By McKenna Beery / Correspondent
Posted Mar 21, 2019 at 6:33 PM
Marty Hylton doesn’t think a growing city means replacing all historic buildings, rather celebrating them and reusing them to meet new needs.
There were 57 residential neighborhoods built in Gainesville between 1945 and 1975, and years later, Gainesville’s meteoric rise still defines the local community, and the buildings of the time are still celebrated and studied today.
Hylton, president of Gainesville Modern and an assistant professor at UF’s College of Design, Construction and Planning, said the city’s rapid changes were reflected in changes in popular architecture, as mid-century modern design began to emerge across the country.
Gainesville Modern is hosting its sixth annual Gainesville Modern Weekend through Saturday to celebrate the city’s mid-century modern architecture and design.
Highlighted by the Mid-Century Modern Home Tour of seven houses that highlight the postwar era architectural innovation in Gainesville, there was a preview Thursday of the Gainesville Modern Landmarks exhibition hosted by the Matheson History Museum.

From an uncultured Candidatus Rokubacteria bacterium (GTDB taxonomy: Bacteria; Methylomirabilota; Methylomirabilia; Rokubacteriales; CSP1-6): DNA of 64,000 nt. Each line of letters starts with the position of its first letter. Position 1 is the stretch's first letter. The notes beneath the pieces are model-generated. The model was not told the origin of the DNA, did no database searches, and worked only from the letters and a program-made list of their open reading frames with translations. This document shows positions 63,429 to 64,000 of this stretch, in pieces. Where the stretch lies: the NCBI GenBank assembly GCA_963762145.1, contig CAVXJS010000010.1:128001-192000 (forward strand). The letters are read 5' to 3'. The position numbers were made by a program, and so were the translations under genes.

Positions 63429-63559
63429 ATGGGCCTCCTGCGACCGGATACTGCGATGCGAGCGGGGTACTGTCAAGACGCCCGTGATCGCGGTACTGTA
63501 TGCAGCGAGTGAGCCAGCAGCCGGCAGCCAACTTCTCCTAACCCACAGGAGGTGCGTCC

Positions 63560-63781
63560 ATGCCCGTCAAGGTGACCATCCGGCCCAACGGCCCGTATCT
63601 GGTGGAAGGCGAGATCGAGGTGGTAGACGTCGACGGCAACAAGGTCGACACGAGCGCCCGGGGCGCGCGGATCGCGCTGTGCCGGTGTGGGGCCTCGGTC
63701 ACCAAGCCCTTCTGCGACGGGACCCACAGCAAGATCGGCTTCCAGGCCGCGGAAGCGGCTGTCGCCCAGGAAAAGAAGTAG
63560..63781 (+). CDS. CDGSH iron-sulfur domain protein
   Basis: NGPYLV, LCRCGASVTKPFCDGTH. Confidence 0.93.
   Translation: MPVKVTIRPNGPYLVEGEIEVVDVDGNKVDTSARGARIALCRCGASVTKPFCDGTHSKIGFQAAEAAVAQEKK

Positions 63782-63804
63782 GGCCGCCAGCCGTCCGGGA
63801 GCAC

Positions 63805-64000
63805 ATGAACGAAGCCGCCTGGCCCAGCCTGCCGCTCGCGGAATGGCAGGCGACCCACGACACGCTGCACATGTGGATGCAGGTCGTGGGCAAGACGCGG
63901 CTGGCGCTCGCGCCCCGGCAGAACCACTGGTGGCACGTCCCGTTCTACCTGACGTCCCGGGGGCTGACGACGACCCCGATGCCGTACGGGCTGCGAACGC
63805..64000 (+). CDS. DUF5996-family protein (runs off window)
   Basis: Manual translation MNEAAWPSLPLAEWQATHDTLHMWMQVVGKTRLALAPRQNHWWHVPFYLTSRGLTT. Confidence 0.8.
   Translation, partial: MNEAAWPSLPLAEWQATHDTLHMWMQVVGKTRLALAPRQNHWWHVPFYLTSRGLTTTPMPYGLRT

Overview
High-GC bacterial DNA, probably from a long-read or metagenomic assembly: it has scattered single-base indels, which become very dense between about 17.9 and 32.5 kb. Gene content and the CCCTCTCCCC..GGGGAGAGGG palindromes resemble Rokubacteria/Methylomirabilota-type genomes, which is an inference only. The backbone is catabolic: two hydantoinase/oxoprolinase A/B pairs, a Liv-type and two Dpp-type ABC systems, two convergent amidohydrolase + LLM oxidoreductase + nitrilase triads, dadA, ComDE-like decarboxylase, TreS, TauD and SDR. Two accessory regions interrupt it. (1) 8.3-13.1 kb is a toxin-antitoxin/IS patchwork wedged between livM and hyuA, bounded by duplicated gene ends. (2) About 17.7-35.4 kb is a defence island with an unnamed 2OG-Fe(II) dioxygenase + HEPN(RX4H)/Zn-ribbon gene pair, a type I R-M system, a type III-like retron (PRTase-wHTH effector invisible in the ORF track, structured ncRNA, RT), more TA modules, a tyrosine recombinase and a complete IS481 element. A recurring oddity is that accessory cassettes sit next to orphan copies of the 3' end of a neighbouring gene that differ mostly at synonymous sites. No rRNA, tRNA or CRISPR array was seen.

“I think people in Gainesville are beginning to really realize the majority of our city was built between 1945 to 1975, over 70 percent,” Hylton said. “Every city has a moment in time that defines its architectural character, and for Gainesville that’s the mid-century period.”
The weekend will also include events that benefit Alachua Habitat for Humanity, the University of Florida’s Historic Preservation Program and Gainesville Modern.
Gainesville Modern is a nonprofit organization created to preserve Gainesville’s modern architectural past and promote its future through education, advocacy and awareness, Hylton said.If you go
Mid-century Modern Home Tour
Tickets $20, students $10, cash at the door of any of the homes on tour.
Saturday, March 23, 11 a.m. to 4 p.m.
7 NW 23rd Street
1633 NW 14th Avenue
1941 NW 23rd Terrace
3605 NW 12th Street
4114 NW 15th Street
1502 NW 36th Way
724 NW 40th Terrace
“The whole point of the weekend is to raise awareness and generate resources to help preserve and protect the city’s mid-century architecture and architectural character,” Hylton said.
Gainesville Modern did not host a weekend last year due to a number of houses that had sustained hurricane damage, Hylton said.
“We took a step back and regrouped, and this year we’re back and better than ever,” he said.
Those interested can visit gainesvillemodern.org or Facebook/Gainesville Modern to buy tickets and view the map to the homes.